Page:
Food Grade Lubricants — The Antimicrobial Solution Featured

Microbial organisms can metabolise selected ingredients of lubricants, but it is almost impossible to completely disinfect machine parts such as lubricated bearings. To avoid complications, H1 lubricants containing antimicrobial additives may be an ideal solultion. By Dr Martin Wünsch, head of research and development, Lubricant Consultant

The production of food, drinks and beverages requires a very high degree of cleanliness and industrial hygiene measures to prevent any hazards to consumer health. 

In order to minimise biological, chemical or physical risks, the Hazard Analysis and Critical Control Points (HACCP) concept was developed and implemented into the industrial environment as a preventative system to ensure consumer safeness. 

Following this concept, as the first step, a complete hazard analysis is carried out. Based on these results, in the second step, all points, steps or operational sequences in the manufacturing process where controls have to be conducted must be determined. 

The intention is a prevention or reduction of threats to food safety to an acceptable degree. This concept puts international legislation into practice, the example, the Feed Hygiene Regulation (EC) No 852/2004 in the European Community or FDA 21 CFR 110 regulations in the US for the food and beverages industries.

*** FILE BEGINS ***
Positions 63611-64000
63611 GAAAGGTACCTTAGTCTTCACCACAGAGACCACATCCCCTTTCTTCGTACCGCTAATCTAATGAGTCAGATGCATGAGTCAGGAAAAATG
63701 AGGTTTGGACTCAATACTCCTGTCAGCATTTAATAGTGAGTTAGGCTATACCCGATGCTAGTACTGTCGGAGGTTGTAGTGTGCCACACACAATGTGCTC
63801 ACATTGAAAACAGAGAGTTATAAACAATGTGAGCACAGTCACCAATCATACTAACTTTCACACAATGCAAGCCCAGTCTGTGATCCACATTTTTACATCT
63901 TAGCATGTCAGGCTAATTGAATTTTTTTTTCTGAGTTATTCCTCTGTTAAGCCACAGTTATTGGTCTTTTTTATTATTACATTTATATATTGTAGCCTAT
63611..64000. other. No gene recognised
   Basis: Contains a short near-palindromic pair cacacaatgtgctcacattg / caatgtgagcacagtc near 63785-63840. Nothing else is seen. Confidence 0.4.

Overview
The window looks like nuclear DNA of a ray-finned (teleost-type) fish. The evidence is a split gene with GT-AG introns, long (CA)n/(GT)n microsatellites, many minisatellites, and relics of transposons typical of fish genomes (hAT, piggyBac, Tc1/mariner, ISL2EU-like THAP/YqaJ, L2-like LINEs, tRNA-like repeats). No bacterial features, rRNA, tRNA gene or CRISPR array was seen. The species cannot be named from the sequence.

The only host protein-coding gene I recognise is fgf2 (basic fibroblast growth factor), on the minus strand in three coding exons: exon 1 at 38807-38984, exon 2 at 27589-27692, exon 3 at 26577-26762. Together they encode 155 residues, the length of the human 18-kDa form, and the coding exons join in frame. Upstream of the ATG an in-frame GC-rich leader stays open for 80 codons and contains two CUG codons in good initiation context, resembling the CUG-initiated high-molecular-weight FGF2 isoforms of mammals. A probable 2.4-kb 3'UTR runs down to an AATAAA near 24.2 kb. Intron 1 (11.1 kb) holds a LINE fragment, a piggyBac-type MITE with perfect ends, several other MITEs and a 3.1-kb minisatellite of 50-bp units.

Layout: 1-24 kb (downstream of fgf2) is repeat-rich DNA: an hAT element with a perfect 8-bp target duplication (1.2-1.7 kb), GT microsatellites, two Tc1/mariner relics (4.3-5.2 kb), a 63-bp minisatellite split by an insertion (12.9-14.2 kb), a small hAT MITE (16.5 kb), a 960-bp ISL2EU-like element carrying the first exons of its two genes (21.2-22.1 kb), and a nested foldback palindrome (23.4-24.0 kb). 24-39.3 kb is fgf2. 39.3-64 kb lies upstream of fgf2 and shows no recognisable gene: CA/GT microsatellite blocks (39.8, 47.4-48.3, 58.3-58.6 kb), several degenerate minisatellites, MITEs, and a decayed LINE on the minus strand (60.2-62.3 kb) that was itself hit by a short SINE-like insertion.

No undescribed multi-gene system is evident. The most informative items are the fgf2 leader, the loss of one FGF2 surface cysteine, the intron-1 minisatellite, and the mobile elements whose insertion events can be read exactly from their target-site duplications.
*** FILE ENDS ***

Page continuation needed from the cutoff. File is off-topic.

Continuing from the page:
It also considers the European Machinery Directive 2006/42/EC, instructing (Annex I, Section 2.1.1.) that “machinery must be designed and constructed in such a way that no ancillary substances hazardous to health, including the lubricants used, can come into contact with foodstuffs”. 

As a result, NSF H1 approved lubricants are mandatory for all lubricating points where incidental product contamination is technically unavoidable (risk class A) or possible, but unlikely (risk class B). Even if product contact is utterly impossible (risk class C), H1 lubricants are recommended, due to the probability of confusion. Formerly, NSF H2 approved lubricants were mandatory for these lubricating points. 


NSF Registration Procedure